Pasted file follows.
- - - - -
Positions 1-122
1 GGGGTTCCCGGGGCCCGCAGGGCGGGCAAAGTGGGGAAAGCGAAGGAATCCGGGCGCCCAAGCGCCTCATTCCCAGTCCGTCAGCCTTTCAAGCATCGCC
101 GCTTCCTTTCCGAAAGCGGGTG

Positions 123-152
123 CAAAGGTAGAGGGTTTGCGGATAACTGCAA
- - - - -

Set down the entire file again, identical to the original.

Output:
Positions 1-122
1 GGGGTTCCCGGGGCCCGCAGGGCGGGCAAAGTGGGGAAAGCGAAGGAATCCGGGCGCCCAAGCGCCTCATTCCCAGTCCGTCAGCCTTTCAAGCATCGCC
101 GCTTCCTTTCCGAAAGCGGGTG

Positions 123-152
123 CAAAGGTAGAGGGTTTGCGGATAACTGCAA